The LEP housing numbers, anticipating 50,000 new households in Devon, are almost certainly driven in part by the heroic assumptions about the local economy, as Owl has pointed out many times.
As we know, the LEP assumption is 4% growth per annum for the next 18 years. Such a sustained economic boom would invoke a ‘Klondike’ style immigration rush into Devon and Somerset, as the economies of all of the rest of the western world failed to compete with us at that level.
East Devon’s current Local Plan is based upon an anticipated annual UK economic growth rate of 3% from 2007, which has turned out to be just over 1%.
This, of course, is why many of our employment sites are dormant (and one of the many reasons why we do not need a new site in Sidford), and all our town centres are struggling – there simply isn’t demand.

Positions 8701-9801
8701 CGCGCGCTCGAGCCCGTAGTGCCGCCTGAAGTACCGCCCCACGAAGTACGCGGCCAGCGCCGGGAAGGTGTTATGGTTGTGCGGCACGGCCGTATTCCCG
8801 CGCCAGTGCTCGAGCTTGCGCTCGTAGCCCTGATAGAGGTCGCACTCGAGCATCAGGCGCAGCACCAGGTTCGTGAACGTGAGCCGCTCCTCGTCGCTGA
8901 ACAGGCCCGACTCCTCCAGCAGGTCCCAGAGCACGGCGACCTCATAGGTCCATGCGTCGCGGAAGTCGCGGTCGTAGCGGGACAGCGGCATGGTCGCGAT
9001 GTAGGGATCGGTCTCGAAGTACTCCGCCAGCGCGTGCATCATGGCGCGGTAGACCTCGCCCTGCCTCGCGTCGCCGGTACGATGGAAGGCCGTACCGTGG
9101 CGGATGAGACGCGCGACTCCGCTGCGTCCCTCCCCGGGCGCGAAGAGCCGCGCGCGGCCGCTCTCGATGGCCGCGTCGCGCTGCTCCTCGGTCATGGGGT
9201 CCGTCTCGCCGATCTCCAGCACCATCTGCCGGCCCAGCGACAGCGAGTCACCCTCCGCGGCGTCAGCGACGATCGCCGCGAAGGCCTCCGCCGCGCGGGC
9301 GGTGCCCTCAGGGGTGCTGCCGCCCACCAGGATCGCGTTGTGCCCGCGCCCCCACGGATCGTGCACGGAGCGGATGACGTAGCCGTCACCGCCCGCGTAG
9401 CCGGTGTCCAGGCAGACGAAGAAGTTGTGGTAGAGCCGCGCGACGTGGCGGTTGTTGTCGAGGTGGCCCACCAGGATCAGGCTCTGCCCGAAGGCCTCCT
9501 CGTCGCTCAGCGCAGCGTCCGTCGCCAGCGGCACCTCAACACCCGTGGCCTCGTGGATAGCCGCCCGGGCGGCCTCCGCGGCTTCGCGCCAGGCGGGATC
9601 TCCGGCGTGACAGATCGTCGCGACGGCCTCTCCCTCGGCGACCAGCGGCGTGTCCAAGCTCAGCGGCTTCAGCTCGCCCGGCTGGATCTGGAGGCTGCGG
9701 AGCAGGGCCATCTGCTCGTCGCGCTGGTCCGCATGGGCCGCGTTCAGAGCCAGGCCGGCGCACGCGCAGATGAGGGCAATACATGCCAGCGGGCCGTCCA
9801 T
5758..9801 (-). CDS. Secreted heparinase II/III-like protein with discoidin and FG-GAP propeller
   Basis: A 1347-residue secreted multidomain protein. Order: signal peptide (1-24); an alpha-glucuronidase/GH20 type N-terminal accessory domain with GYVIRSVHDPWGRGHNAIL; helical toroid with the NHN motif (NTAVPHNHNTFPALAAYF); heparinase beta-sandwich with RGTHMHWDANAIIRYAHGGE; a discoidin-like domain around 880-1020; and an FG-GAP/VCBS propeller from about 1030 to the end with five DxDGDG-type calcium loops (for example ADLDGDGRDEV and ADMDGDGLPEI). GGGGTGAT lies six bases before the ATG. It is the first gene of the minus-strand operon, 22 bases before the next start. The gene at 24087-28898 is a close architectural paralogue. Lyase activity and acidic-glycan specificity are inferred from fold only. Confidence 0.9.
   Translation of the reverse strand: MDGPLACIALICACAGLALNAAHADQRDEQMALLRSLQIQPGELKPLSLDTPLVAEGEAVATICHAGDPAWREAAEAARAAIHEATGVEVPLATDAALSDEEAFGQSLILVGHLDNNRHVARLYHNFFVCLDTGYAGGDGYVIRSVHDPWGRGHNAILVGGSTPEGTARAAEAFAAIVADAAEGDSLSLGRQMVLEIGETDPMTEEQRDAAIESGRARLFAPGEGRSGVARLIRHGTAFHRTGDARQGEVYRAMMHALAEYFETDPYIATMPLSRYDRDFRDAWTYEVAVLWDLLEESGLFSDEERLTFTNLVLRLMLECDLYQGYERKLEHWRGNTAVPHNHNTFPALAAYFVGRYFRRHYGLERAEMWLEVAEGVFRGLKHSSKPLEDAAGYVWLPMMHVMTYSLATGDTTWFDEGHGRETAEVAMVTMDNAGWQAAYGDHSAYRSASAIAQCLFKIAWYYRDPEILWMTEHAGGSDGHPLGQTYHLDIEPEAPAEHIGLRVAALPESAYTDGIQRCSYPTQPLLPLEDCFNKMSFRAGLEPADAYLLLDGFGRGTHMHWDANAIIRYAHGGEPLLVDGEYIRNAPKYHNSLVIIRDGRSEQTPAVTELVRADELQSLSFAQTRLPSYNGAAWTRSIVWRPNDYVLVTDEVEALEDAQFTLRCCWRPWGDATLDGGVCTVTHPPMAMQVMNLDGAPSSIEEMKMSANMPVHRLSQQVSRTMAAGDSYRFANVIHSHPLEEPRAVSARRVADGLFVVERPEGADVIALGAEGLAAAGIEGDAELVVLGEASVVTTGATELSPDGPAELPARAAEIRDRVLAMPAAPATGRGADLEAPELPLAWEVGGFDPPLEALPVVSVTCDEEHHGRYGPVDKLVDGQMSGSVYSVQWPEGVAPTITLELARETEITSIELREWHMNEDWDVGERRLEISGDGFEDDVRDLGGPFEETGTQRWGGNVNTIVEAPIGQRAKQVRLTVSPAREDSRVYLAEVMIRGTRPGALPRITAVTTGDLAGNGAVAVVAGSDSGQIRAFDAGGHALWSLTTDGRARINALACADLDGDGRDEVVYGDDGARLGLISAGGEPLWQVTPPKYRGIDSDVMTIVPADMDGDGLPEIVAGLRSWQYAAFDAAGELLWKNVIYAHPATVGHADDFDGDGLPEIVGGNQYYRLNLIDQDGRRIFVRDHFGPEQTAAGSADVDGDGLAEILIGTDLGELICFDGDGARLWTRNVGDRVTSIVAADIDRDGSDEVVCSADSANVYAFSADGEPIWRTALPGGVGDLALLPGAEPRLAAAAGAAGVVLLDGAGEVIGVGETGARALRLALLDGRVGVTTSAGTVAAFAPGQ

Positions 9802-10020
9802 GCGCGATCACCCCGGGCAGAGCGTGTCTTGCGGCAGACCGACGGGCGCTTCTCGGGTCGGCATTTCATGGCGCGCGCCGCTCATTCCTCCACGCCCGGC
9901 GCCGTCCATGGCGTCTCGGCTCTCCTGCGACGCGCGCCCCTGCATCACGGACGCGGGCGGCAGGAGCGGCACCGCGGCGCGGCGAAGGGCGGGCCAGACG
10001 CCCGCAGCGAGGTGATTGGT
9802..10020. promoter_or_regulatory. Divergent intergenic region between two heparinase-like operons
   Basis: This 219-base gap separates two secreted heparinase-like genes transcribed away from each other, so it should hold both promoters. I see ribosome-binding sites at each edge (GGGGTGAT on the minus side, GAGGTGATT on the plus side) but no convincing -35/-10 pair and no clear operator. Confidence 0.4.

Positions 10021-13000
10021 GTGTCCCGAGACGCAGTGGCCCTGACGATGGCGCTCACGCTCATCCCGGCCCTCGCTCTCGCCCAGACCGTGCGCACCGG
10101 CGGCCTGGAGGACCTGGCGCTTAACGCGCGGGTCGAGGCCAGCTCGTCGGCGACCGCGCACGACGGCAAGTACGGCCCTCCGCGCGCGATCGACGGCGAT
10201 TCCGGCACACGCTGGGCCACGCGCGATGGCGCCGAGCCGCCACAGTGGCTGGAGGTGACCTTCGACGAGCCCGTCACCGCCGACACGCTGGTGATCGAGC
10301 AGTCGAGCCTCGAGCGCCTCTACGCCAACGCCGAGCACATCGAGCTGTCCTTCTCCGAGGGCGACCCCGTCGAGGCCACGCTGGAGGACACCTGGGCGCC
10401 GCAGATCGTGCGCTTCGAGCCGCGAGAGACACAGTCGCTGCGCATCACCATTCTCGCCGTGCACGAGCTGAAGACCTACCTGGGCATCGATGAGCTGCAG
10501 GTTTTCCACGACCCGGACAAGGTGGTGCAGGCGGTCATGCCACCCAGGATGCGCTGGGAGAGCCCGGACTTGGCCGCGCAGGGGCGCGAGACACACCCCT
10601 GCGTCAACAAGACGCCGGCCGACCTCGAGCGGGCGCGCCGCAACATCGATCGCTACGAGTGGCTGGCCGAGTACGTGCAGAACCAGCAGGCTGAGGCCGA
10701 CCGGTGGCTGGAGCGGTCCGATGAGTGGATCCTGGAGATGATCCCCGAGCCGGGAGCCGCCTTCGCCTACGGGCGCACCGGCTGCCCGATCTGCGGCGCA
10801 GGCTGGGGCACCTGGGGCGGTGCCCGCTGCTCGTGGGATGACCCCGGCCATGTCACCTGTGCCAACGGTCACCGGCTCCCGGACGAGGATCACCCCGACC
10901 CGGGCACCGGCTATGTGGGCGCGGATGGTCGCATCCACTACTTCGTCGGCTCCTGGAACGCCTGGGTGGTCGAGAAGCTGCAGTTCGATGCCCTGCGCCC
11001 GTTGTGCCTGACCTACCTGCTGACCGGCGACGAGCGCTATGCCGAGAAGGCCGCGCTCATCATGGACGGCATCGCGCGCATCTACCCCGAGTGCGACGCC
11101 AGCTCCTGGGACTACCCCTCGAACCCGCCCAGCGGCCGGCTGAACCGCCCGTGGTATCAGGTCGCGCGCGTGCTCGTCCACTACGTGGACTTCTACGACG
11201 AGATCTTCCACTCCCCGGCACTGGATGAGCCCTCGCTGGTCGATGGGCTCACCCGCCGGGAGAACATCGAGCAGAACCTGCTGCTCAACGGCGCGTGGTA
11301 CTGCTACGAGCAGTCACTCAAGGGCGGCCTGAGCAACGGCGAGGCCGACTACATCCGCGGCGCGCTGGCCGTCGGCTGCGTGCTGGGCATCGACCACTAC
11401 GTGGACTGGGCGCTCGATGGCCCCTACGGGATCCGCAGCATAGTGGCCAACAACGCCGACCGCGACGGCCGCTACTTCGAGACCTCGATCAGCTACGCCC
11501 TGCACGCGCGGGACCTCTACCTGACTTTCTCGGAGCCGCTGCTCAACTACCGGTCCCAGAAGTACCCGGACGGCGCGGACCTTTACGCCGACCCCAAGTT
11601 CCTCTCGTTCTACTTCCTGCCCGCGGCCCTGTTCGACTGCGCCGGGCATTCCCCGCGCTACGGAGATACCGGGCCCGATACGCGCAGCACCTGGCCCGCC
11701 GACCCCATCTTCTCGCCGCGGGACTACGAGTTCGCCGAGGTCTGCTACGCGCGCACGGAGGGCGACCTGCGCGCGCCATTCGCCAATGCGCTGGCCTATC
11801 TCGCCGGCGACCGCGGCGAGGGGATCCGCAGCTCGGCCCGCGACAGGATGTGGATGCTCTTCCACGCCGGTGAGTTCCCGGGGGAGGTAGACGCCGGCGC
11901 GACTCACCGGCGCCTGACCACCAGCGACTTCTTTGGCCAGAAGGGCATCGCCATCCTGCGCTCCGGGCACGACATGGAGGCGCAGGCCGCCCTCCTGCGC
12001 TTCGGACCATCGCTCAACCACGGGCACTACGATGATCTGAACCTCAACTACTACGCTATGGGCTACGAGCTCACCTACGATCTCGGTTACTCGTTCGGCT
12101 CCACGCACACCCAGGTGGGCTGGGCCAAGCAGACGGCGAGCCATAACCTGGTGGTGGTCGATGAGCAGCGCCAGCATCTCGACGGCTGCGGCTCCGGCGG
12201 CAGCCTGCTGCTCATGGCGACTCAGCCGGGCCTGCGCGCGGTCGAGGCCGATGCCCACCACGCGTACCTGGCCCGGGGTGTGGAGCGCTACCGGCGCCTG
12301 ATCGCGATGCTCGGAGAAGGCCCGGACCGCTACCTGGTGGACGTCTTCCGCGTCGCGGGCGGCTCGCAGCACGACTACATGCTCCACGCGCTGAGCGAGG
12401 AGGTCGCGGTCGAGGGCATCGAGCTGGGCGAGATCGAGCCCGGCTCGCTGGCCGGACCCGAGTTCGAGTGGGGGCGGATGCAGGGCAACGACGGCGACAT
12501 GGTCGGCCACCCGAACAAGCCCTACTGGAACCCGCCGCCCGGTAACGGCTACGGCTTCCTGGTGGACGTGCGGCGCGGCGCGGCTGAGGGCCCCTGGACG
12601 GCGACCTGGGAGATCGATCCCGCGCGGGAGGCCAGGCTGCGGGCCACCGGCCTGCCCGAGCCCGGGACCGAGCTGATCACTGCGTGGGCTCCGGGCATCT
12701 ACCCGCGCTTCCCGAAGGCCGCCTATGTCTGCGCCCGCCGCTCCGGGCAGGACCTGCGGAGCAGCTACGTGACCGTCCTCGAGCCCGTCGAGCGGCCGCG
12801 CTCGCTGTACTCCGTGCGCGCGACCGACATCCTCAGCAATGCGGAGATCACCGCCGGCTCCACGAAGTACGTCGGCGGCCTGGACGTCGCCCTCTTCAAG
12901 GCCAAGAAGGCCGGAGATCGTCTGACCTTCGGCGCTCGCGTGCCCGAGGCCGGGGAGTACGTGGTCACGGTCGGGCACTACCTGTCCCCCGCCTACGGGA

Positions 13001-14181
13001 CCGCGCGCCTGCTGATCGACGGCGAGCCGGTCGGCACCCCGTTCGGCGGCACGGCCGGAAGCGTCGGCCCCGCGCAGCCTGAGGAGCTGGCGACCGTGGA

Even if economic growth was to average 3% growth from now until the end of the Plan period, which looks incredibly optimistic, we would still have 33% more employment land than we need, according to East Devon’s own numbers.
The LEP’s projections have been laughed at by everyone – especially, Owl gathers, in Whitehall.
But they feed into a whole raft of housing and economic projections, that will ultimately emerge as policy around the region.
What assumption will be used for the Greater Exeter Strategic Plan (GESP) projections, Owl wonders? Now delayed until after the next local council elections in 2019?
Will the GESP team dare to condemn the LEP numbers, or will they adopt them, even when they must know they are nonsense?
What might happen if those without vested interests in the growth of expensive housing in the area were for once denied a say due to conflict of interest?
And where are the signs of the revisions of our Local Plan, based on current realities, that are required every 5 years?